It is possible for a landlord of a licensed venue to protect their business interest with a “shadow licence”.

The term “shadow licence” describes the situation where a premises licence is granted to one party (i.e. the landlord) in respect of a premises where another party (i.e. tenant) already holds a separate licence.

Whilst not common, it is legally possible for the same premises to benefit from two premises licences.  This was confirmed in the case Extreme Oyster & Star Oyster Ltd. v Guildford Borough Council [2013] EWHC 2174 (Admin).  In this case a decision by Guildford Borough Council’s licensing services manager to reject an application from a landlord for a ‘shadow’ licence was unlawful, a High Court judge has ruled.

“Intend to carry out”

The Licensing Act’s only requirement for qualifying for a premises licence is that the applicant intends to carry out licensing activities at the premises.  It is technically irrelevant whether that person actually has the right to occupy or trade from the address.

Applying for a shadow licence does technically therefore comply with the qualifying criterion of the Licensing Act 2003.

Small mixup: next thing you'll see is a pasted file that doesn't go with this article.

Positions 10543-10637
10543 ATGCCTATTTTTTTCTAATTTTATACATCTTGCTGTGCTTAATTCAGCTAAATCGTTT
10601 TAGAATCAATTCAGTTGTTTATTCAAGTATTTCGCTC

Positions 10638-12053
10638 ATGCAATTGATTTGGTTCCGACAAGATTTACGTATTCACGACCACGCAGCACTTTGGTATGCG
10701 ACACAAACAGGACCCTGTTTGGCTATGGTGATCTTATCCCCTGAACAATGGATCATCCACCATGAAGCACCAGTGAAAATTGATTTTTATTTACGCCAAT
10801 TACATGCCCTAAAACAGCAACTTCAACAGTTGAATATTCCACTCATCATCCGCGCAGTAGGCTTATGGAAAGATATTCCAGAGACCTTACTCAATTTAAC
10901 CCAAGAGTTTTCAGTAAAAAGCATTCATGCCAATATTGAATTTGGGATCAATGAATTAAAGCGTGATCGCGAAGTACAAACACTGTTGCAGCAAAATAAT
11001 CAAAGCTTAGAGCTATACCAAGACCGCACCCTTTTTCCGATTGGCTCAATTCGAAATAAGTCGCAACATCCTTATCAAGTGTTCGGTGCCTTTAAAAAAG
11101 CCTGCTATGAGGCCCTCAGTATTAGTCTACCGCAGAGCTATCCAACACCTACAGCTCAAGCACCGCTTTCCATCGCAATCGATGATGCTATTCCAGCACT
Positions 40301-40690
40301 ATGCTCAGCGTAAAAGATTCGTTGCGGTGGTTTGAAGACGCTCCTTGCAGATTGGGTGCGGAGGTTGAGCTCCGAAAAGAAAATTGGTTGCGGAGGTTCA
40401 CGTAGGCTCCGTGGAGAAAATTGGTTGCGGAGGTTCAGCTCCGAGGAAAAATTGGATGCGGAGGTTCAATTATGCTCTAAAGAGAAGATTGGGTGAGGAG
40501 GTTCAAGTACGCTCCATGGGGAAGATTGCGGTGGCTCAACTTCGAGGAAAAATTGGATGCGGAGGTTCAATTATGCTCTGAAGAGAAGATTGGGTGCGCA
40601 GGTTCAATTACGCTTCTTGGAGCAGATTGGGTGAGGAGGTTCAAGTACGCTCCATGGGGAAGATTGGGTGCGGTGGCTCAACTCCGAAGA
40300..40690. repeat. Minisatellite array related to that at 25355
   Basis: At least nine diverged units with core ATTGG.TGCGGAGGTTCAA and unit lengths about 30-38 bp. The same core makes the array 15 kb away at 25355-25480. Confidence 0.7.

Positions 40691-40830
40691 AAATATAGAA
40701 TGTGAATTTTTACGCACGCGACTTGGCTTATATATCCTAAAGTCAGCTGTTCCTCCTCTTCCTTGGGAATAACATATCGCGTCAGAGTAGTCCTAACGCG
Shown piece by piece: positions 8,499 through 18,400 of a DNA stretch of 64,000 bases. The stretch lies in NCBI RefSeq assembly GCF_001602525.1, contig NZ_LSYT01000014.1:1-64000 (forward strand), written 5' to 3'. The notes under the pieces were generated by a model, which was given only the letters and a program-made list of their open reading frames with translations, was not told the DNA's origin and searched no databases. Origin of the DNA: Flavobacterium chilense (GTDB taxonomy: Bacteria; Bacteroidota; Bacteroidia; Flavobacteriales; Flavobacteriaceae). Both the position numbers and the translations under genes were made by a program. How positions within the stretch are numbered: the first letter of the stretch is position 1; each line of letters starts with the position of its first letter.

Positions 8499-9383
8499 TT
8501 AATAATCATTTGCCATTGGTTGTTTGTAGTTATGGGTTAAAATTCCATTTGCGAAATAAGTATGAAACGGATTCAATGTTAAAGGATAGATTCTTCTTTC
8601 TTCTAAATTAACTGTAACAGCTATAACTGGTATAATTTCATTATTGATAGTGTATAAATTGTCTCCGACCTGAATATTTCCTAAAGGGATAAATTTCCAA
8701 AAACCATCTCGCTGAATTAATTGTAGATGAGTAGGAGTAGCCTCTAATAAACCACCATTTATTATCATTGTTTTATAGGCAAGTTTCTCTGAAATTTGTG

Protecting your business interest

It is not uncommon for a landlord and licensee to be different entities.  Under these circumstances, the landlord is unlikely to be involved with the day-to-day operation of the business.

However, where a premises licence is subject to a review and either revoked or additional operating conditions are attached, this will have an impact on the landlord particularly in cases where a premises licence is essential for the business’ commercial viability.

This is where a shadow licence can be invaluable.  If there is a shadow licence in existence, it can act as an insurance policy for a landlord.

Even after review proceedings, it is arguable that a shadow licence should be unaffected. Such an argument could only hold water however if the offending tenant is taken it out of the equation. 

If you would like advice on applying for a shadow licence or facing a legal issue with your premises licence, contact us today for expert legal advice.

Stephen McCaffrey

Regulatory defence barrister specialising in alcohol and entertainment licensing law, appeals and defence.

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